The Perry Cross Spinal Research Foundation was established in 2010, 16 years after a devastating rugby union accident on the grounds of Ballymore in Queensland rendered Perry a C2 quadriplegic, unable to move from the neck down and unable to breathe without a mechanical ventilator attached to his
PCSRF recognise that finding a cure for paralysis is an international challenge that can only be solved when this global community comes together, and therefore works to unite world-wide research centres, advocates, specialists, not for profit organisations, service providers and leading medical specialists
on our common cause to collaborate to find a cure.
The Motor Accident Insurance Commission (MAIC) is the regulatory authority responsible for the ongoing management of the Compulsory Third Party (CTP) scheme in Queensland. MAIC is promoting research, education and the infrastructure to reduce the number of motor vehicle crashes and facilitate rehabilitation
of injured people. The Queensland Government has provided $5 million for the Spinal Injury Project, which is administered through MAIC.
The Clem Jones Foundation is the philanthropic arm of the Clem Jones Group. The trustees are dedicated to benefiting the community through ongoing commitments to the wishes and philosophies of the late Dr Clem Jones AO. The Clem Jones Centre for Neurobiology and Stem Cell Research was established in 2016 at Griffith University to further the discovery of a cure for paralysis and brain injury.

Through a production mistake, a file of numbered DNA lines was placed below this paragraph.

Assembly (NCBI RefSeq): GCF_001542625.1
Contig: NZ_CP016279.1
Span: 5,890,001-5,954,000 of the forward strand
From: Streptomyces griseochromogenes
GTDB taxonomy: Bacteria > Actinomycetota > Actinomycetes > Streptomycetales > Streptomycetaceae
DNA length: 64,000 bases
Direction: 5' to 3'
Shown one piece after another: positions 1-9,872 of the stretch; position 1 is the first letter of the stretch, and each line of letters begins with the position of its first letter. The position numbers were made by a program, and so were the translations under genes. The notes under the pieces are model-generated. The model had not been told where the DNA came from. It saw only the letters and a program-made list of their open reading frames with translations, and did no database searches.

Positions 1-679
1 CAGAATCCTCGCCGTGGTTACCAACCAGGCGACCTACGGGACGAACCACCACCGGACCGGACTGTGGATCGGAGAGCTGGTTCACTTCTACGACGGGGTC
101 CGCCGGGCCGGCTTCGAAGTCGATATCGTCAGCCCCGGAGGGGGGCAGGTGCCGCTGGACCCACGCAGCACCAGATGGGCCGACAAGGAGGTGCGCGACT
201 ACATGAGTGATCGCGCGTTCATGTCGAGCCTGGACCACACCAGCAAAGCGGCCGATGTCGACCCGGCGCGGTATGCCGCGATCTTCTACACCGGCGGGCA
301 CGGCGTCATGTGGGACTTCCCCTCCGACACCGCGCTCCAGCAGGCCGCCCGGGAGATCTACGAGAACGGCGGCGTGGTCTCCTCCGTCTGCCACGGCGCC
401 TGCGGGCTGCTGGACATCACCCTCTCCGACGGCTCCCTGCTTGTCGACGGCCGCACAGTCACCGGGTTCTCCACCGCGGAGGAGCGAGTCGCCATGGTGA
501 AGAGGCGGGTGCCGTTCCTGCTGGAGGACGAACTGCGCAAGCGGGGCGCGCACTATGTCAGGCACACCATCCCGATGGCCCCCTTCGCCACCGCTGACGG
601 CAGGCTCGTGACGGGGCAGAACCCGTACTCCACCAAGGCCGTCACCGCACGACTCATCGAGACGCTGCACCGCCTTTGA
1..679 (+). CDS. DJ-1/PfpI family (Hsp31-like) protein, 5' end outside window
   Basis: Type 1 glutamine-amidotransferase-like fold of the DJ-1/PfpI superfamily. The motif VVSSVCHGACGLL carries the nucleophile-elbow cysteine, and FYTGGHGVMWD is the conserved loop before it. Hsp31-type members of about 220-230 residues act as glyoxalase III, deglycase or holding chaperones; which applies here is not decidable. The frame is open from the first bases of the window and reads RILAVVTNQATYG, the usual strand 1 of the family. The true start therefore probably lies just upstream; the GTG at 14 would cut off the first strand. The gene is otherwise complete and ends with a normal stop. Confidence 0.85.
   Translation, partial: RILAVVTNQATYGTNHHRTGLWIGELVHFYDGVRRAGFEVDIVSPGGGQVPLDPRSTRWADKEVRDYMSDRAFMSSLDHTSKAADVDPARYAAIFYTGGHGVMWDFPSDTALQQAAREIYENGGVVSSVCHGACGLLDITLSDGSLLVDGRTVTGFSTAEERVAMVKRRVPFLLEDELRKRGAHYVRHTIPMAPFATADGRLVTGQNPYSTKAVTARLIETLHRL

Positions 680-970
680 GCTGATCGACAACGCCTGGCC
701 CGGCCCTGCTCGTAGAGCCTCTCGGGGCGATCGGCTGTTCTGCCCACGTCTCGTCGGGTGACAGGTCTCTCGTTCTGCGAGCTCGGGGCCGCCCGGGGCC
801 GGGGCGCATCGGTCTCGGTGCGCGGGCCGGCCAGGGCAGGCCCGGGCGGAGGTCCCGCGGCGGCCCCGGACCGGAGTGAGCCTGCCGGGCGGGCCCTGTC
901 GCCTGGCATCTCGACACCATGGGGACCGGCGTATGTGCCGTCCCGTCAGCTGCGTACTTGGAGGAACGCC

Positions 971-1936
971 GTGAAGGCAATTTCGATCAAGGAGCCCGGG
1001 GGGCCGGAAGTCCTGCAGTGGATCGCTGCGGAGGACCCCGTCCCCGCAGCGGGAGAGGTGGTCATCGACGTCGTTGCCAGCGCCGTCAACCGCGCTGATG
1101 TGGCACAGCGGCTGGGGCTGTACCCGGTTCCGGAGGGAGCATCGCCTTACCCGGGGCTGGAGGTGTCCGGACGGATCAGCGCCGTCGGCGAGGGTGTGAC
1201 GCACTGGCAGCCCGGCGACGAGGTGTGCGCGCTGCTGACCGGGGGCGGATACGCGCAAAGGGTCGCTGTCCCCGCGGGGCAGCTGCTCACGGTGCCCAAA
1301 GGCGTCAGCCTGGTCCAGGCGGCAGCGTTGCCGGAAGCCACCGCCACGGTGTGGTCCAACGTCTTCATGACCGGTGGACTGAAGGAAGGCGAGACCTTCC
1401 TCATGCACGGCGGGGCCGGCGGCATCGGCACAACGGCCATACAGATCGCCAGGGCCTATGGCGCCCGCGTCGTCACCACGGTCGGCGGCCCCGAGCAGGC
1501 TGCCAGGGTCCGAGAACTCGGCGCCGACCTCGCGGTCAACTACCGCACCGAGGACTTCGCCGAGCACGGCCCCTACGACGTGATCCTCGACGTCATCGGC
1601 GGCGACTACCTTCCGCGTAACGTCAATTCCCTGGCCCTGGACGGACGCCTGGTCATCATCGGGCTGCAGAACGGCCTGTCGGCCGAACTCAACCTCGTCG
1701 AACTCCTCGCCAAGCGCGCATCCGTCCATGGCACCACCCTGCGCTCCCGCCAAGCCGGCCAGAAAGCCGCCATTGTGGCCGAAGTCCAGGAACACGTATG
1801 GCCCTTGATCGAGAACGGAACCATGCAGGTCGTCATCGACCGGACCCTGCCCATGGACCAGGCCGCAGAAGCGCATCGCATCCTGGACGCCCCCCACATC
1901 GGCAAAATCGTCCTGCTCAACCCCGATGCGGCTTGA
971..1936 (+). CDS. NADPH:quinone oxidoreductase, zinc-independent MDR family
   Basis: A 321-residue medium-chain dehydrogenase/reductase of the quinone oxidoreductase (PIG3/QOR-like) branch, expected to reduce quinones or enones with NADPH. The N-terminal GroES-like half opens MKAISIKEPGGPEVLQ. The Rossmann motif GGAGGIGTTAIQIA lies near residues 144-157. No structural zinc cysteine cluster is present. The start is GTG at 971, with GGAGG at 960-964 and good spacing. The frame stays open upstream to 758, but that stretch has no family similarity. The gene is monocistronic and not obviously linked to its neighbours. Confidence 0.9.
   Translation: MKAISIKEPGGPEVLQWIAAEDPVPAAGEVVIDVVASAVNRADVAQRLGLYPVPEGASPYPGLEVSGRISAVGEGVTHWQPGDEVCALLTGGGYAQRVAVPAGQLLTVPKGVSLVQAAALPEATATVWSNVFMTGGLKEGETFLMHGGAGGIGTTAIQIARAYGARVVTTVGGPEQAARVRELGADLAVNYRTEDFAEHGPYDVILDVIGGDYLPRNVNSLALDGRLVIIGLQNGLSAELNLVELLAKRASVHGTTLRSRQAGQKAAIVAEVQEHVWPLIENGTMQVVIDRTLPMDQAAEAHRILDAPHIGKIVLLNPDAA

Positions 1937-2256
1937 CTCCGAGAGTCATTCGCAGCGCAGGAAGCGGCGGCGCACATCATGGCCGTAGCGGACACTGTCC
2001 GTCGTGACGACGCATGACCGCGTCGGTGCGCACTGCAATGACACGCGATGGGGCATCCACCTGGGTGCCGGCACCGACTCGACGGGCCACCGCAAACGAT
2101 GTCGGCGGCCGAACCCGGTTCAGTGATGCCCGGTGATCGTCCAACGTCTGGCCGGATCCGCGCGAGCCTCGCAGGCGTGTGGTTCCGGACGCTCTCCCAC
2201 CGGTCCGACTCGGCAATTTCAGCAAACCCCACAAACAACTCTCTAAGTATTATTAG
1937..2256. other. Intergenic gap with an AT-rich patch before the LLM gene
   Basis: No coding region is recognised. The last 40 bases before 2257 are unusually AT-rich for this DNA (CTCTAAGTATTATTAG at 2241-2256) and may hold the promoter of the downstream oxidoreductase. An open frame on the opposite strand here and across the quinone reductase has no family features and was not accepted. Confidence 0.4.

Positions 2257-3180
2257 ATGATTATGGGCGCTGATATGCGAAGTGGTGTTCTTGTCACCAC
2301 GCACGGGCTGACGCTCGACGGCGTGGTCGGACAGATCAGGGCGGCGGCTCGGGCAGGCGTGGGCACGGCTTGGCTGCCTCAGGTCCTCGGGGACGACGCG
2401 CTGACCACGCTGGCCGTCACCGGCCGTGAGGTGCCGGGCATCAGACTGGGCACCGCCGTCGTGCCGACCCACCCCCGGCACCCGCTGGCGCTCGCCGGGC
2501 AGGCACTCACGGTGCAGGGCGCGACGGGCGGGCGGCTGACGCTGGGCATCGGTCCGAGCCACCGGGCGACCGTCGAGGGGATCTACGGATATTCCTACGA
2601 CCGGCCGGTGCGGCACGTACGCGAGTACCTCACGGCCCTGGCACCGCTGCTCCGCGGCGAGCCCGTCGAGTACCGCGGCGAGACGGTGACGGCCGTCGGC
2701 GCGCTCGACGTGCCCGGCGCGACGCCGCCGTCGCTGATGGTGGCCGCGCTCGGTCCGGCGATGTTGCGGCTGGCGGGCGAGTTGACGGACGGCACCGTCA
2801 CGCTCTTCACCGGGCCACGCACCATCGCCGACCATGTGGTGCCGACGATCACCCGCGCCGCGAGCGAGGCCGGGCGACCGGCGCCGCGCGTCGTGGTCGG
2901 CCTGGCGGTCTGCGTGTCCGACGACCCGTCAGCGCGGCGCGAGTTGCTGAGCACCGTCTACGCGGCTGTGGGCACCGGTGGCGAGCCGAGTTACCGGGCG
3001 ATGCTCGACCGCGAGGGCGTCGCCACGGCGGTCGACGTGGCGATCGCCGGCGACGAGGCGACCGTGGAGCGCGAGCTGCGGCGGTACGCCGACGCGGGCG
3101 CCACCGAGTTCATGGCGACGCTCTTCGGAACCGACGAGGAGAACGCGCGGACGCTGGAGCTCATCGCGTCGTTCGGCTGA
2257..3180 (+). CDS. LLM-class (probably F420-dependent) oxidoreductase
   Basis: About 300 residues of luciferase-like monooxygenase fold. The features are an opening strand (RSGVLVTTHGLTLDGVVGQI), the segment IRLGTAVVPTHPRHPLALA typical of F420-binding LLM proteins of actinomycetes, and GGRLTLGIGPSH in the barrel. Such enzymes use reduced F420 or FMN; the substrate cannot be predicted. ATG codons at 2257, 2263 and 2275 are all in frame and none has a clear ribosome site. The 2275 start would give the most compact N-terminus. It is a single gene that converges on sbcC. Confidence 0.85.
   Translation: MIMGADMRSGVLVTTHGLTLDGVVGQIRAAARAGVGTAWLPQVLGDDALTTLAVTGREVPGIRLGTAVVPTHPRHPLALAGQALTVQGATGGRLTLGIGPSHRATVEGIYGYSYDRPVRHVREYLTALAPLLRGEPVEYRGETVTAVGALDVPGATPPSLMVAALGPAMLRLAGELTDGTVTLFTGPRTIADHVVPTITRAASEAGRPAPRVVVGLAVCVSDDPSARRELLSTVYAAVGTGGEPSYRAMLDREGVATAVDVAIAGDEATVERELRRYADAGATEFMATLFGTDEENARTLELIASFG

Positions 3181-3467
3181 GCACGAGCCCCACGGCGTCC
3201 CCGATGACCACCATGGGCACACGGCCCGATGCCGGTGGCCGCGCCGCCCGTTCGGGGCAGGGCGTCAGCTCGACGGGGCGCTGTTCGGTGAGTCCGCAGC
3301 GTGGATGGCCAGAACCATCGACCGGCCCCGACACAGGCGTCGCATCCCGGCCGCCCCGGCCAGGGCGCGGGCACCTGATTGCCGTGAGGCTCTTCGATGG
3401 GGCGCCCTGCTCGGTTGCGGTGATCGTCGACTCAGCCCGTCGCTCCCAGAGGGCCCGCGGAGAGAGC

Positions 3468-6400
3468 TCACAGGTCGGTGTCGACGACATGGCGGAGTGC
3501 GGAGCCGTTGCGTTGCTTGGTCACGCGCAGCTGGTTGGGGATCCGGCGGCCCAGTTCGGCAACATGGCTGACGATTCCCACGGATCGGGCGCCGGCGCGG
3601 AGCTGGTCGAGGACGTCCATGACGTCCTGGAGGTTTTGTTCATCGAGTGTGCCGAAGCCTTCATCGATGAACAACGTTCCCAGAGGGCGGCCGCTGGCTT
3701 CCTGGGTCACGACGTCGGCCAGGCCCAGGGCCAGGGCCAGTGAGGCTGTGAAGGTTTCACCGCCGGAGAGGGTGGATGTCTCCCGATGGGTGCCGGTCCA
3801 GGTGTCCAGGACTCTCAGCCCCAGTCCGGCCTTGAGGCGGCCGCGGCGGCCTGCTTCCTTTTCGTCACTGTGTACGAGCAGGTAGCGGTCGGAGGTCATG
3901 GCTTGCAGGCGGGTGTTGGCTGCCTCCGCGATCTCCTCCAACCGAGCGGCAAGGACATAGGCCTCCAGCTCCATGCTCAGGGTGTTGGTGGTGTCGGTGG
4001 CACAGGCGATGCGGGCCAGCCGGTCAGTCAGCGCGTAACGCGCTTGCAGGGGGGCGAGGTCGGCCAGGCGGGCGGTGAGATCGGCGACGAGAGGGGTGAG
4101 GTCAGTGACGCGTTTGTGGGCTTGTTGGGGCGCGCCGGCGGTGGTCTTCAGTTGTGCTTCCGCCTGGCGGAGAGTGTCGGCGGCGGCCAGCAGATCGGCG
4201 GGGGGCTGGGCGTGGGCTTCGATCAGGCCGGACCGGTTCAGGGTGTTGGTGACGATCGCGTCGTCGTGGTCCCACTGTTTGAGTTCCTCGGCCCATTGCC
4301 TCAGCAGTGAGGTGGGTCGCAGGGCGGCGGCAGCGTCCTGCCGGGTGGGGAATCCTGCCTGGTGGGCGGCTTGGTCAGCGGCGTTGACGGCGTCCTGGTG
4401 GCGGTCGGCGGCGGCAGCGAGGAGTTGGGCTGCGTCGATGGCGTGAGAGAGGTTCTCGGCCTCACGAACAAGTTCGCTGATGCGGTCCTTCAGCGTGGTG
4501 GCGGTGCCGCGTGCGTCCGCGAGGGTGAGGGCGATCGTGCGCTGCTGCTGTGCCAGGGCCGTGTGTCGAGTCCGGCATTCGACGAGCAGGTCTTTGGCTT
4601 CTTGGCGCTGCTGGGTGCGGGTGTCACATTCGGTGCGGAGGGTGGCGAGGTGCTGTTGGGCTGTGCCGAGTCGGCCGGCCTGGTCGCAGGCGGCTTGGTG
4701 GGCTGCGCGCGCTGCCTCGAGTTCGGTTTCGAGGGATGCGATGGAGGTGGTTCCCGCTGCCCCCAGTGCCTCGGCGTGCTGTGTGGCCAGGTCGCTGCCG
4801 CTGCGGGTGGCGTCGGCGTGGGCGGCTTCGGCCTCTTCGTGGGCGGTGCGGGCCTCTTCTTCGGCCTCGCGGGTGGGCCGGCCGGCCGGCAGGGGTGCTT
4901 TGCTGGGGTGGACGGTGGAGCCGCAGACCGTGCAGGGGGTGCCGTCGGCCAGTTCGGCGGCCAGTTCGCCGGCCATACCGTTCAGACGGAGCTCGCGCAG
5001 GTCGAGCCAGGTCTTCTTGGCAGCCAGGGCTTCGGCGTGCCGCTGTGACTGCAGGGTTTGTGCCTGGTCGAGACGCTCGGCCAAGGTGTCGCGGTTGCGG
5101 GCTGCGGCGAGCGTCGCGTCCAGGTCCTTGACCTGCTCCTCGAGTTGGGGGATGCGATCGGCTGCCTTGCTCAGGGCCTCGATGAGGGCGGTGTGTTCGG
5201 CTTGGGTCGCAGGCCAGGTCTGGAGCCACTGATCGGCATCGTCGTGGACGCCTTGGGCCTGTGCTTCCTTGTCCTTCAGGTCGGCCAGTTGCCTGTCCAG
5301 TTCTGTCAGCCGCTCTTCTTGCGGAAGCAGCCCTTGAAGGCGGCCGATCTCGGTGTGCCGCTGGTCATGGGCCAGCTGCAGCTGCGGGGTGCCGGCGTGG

Dedicated to supporting innovative, world-class SCI research to repair damage and cure spinal cord injury. CatWalk Trust are determined to translate these discoveries into treatments which restore movement, feeling and function to those injured. We need capacity and investment to challenge boundaries. With targeted funding and global collaboration, research exploration will accelerate to enable those living with SCI to walk again.
The Count Charitable Foundation (CCF) and its members support not for profit organisations and initiatives which make a positive and lasting difference to the wellbeing of vulnerable and at-risk people in the communities in which we live and work. The CCF was founded in May 2004 as a private ancillary fund by Count Financial Limited and Joy & Barry Lambert (founder of Count). The CCF was established to support Count Members and Count Staff in their philanthropic endeavours and help them make a significant difference in their communities.